Concretes are the waxy or fatty extracts produced by solvent extraction of plant material with an organic solvent, after the solvent has been recovered. They contain compounds of all molecular sizes and are usually solids containing natural wax essential oil and pigments from the plant.
Pomades are the product of enfleurage, whereby all substances of all molecular sizes are dissolved in the extracting fat.


Essential Oil Profile: Honey Myrtle

HONEY myrtle brings you the warm, rich aroma of a hot, honey lemon drink on a cold winter’s day - complete with joyful citrus notes, sweet honey tones and spicy depths that are almost like the bush fragrance of a comforting log fire.
Add honey myrtle to massage blends at one per cent dilution for its anti-inflammatory and analgesic assistance.
 The body feels restored after a massage with this tonic oil as it calms the central nervous system, helps to reduce spasms and lowers blood pressure.  
Honey myrtle has the highest Citral content of all the Melaleucas, which means that to avoid sensitisation, other mucous membrane nourishing oils should be added within a blend; as is the case with such oils so high in citral. (Geranial and Neral).

Useful Applications
Diffusers: clear the head and quieten the 'monkey' mind.
Massage and bath blends: use as a relaxant when highly stressed.

Honey Myrtle essential oil is distinctly anti-infectious and research has shown it to be effective in concentrations of 0.25% against bacteria such as Candida albicans, Staphylococcus aureus, and Escherichia coli (E. coli). Such a fine antimicrobial, antiviral, anti-fungal oil belongs in the first aid box to ward against common colds and flu.
Use in a diffuser/oil burner around the home to add a deodorising scent as well as kill germs. Brings an invigorating yet grounding balance for the wellbeing of the family, expelling bad smells and calming frenetic children.
Honey myrtle enhances the health of the mind, psyche and spirit because it is naturally sedative and quells anxiety.
A helpful antidepressant, this uplifting essential oil relaxes and calms, yet still maintains an alert mind with the ability to focus. Include honey myrtle in study blends to assist concentration.
The oil helps to dissolve stressful emotions bringing us to a more grounded sense of presence.
It opens the second chakra to enhance our relationships and creative energy and also our third eye Chakra for clarity and perspective.

Fact File

Name: Honey Myrtle
Botanical name: Melaleuca teretifolia
Family: Myrtaceae
The Plant: Honey Myrtle trees naturally occur in the south west of Western Australia and grow to a height of 2-5 metres in the wild. It grows in the sandy Western Australian soils and typically like other Melaleucas, it is most at home in amongst wetlands.
The Oil: is extracted by steam distillation of the leaves and terminal branches. The  oil  has  the  highest known citral  content (neral  and  geranial) of any Melaleuca
Scent:  Honey Myrtle has a fresh and lively citrus character that is beautifully rounded with warm honey notes including a herbaceous twist, that mellows into unusual spicy depths. Its bright personality is friendly and quite similar to lemon myrtle essential oil; however it does differs with its own unique sweet honey note that leaves no sharp edges.
Blends well with:  vetivert, geranium, myrrh, cedarwood, juniper.
Indications: anti-bacterial, anti-infectious, sedative, anti-inflammatory, analgesic, germacide, deodoriser, anti-fungal, anti-microbial, anti-vital.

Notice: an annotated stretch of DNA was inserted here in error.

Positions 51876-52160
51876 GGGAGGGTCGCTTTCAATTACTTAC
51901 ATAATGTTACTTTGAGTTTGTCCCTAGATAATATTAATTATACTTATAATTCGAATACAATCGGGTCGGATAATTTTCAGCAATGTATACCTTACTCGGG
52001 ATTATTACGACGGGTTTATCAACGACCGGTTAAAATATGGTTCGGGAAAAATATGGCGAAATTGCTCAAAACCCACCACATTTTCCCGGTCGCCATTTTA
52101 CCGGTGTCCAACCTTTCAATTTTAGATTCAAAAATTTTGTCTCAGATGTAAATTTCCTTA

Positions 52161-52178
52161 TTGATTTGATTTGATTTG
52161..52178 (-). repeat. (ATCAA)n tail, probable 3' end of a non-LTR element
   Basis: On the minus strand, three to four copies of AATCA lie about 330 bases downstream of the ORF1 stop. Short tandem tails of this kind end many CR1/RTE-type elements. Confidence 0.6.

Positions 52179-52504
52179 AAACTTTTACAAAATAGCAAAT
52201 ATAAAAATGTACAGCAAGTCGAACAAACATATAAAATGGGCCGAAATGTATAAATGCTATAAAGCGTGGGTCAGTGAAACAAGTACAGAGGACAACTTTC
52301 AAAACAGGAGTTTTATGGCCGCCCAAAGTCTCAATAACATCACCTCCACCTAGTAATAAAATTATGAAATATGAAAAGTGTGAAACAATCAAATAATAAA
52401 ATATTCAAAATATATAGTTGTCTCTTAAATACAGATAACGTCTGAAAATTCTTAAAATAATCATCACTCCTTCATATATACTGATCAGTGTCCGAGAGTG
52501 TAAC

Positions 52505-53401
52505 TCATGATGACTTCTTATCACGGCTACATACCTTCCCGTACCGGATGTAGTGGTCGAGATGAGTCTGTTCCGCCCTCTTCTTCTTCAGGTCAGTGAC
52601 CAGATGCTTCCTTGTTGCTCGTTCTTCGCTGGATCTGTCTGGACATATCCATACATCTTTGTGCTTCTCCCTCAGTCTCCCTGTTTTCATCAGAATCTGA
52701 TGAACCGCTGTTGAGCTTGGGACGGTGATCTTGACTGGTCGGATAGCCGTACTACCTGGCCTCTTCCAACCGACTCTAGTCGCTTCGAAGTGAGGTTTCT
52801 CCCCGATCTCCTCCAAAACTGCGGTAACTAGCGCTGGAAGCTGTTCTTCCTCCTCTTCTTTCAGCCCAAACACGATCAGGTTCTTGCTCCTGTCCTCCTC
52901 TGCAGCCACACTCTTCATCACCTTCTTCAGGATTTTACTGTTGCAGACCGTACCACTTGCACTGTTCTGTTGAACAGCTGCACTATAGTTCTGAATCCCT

Precautions: Use diluted on the skin. Can cause mucous membrane irritation if not diluted.


Essential Oil Profile: Kunzea

ANIMALS, humans and the land have all taken advantage of the kunzea bush.  
Early settlers witnessed native animals sleeping under wild Kunzea bushes for protection from ticks and other parasites, so they called this understory plant ‘Tick Bush’.
The Australian native plant has also been associated with a group of unrelated plants unflattering nicknamed ‘Poverty Bush’, due to its ability to grow in overgrazed and degraded lands. Today kunzea is often used by modern coastal gardeners for sand dune stabilisation.
The essential oil, however, is still in the discovery stage.
Kunzea possesses similar qualities to eucalyptus and other conifer oils in that it is very helpful for treating respiratory problems by calming inflammation and dissolving congestion.

Useful applications

Diffusers: use while doing household chores to bring inspiration to mundane tasks

Steam inhalations: clears congestion and mucous from the nasal passages

Kunzea’s admirable ability in fighting infections means it may be employed in chest rub blends or used in a warm compress for pulmonary infections. Inhale this oil to clear mucous from the nasal passages. Kunzea oil is soft and gentle and can be applied directly to the skin to be readily absorbed.
Add Kunzea to a massage blend to ease sore muscles or massage into the temples and neck to sooth a headache, especially a sinus headache from allergies. Put 2-10 drops of Kunzea in baths or a foot bath for its antiseptic and anti-inflammatory action. Diffuse kunzea to effectively repel insects.
Restorative, calming and relaxing for the mind, encouraging it to stay inspired and delighted in every day concerns.
The scent that is reminiscent of a band-aid indeed acts like a comforting aromatic bandage that assuages the woes of the tired battler to disengage from the stress of life’s dramas.

Fact File

Name: Kunzea
Botanical name: Kunzea ambigua
Family: Myrtaceae
The Plant: Kunzea is an Australasian shrub or small tree with small, crowded aromatic leaves.
The Oil: is extracted by steam distillation of the leaves and terminal branches.
Scent:  The top note is brisk and medicinal like eucalyptus but with a softer edge and mellows into a herbaceous heart that resembles resinous pine
Blends well with:  thyme, oregano, manuka, lemon, lavender.
Indications: anti-inflammatory, decongestant, antiseptic, relaxant.
Precautions: Is non-irritant and can be used undiluted on most skin types.